Kaili loves to cook—from comfort food to fine cuisine—and was the recipient of a silver medal in a food and wine matching competition.
Salmon Cooked on Romaine Lettuce
What is more perfect on the barbecue than salmon? I’m not even sure.
Salmon just lends itself so well to a variety of cooking methods and flavors, and a barbeque provides a fantastic way to cook this wonderful fish. Salmon prepared this way is very juicy and flavorful because the high heat of the barbeque seals the outside of the fish and cooks it evenly and quickly, meaning that more of the natural juices remain.
The only tricky part about cooking salmon on the barbeque is determining exactly when it is done. It should be opaque all the way through, especially at its thickest point. If it is still translucent at all, it isn’t cooked. You will learn what the optimal grilling time is on your own barbeque through a little experimentation.
This recipe has its origins on both the east and west coasts of North America, where salmon is plentiful and the locals sometimes cook it on top of seaweed that is also readily available. Not living on the coast means having to find an alternative to seaweed, and romaine lettuce does the trick nicely. And, since you are probably whipping up a Caesar salad tonight anyway, you now have a use for the tough outer leaves of the romaine.
Cooking the salmon on top of the wet romaine leaves means that the fish remains nice and moist; it will be steamed instead of grilled. And the salmon takes on a lovely, light lemony flavor from the lemon slices on top. The bonus is that cleanup is a snap!
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Serves two people 6-7 ounces of salmon each
- 2 salmon fillets, 6 or 7 ounces each
- 4 romaine leaves, the tougher the better
- several fresh basil leaves, stems removed
- 1 lemon sliced into 8 thin slices
- Tear or cut the tough outer leaves from a head of romaine. It is best if the leaves don’t have large tears or holes in them, but you will be overlapping them on the grill so they don’t need to be in perfect shape. Rinse under cold running water and leave the water on them.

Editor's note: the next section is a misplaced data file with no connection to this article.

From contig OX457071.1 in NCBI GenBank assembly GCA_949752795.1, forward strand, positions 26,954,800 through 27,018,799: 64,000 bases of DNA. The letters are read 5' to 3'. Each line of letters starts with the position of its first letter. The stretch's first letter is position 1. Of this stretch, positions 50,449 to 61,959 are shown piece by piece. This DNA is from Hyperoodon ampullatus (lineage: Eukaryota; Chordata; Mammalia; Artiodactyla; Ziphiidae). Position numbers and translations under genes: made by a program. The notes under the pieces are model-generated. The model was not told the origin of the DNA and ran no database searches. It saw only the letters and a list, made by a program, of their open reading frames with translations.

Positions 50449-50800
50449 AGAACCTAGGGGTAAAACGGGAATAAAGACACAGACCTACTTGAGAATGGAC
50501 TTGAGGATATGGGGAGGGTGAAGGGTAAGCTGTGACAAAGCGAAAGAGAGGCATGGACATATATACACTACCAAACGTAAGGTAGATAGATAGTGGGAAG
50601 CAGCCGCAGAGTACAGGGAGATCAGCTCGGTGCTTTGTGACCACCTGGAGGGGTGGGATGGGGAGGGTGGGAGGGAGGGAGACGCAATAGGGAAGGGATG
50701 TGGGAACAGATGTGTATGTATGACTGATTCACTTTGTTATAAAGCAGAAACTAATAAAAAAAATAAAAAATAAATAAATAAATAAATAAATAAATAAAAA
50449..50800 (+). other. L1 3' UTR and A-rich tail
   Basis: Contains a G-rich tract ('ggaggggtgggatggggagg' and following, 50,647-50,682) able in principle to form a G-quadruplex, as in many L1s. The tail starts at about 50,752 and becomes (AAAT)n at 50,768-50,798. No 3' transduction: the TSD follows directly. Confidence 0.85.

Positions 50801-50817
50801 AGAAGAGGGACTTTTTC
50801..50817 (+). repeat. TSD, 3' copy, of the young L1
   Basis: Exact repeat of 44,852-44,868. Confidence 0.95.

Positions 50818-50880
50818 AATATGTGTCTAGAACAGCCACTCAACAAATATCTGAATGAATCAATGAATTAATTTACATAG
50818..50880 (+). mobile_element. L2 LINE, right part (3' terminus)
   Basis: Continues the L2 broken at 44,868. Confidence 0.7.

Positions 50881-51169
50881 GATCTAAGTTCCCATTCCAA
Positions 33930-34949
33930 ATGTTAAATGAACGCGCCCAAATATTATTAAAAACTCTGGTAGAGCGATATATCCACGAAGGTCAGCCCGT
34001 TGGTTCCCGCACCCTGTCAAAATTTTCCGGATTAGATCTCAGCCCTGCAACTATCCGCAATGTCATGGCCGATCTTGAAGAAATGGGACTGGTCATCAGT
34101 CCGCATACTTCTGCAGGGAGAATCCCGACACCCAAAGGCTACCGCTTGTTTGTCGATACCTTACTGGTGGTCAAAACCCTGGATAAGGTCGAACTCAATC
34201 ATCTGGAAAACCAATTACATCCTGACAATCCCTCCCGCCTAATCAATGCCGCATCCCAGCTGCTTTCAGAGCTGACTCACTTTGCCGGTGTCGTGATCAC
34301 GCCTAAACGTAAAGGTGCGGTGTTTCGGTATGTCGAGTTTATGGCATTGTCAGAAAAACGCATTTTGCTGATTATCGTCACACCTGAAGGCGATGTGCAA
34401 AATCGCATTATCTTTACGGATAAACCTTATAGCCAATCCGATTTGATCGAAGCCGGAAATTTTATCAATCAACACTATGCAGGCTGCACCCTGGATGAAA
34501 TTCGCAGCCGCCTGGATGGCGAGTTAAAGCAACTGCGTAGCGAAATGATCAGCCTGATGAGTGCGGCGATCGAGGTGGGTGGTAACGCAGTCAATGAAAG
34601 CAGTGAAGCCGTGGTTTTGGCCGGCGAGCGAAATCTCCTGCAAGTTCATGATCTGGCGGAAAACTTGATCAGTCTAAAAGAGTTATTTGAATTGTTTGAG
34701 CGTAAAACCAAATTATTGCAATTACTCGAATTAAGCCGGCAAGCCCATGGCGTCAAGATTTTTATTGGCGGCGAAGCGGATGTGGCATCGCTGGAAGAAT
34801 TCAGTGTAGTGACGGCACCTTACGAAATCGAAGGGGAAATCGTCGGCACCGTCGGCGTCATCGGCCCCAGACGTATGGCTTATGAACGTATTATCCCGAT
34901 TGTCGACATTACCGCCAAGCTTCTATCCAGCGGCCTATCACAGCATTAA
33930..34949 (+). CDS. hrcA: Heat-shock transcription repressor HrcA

- Rinse your salmon fillets under cold water. Rinse the basil leaves, and slice the lemon into 8 thin slices.
- Place the basil leaves along the length of each piece of salmon, overlapping them slightly, then top with the lemon slices, overlapping them slightly too if you have to.
- If using gas, preheat the grill to 500°F then reduce heat to medium. If grilling with charcoal, wait until the coals turn gray.
- Place the romaine leaves on the pre-heated grill, overlapping them to create a nice bed of lettuce for the salmon. Place the salmon fillets on top of the lettuce toward the center, being careful not to let the lemons slide off.
- Close the lid and keep it closed for the duration, so the steam and heat do not escape. Cook for about 15 minutes (exact time will depend on the thickness of the fish and the temperature of your grill). I usually check it at about the 12-minute mark, and I know it is done when the edges of the lemons are just starting to turn a little brown. The edges of the lettuce may be burnt; don't worry as this is normal.
- Remove the salmon from the lettuce by sliding a long barbeque spatula lengthwise under the salmon, between the salmon and its skin. Most of the skin will probably remain stuck to the lettuce, and cleanup is easy. Just slide the spatula under the leaves, or pull them off with tongs.
- Prior to lighting your grill, you may want to spray or brush on a little oil to make cleanup even easier.
- For this recipe, the idea is to keep everything a little wet; the lettuce as well as the salmon. This helps create steam inside the barbeque that cooks the fish and keeps it moist and juicy. Don't dry the romaine leaves after you wash them, just leave the water on them.
Pinot Noir is always fabulous with grilled salmon, but this dish also works very well with Sauvignon Blanc because of the slight lemon flavor in the fish. An ice-cold Rousanne is also very nice with this.
© 2012 Kaili Bisson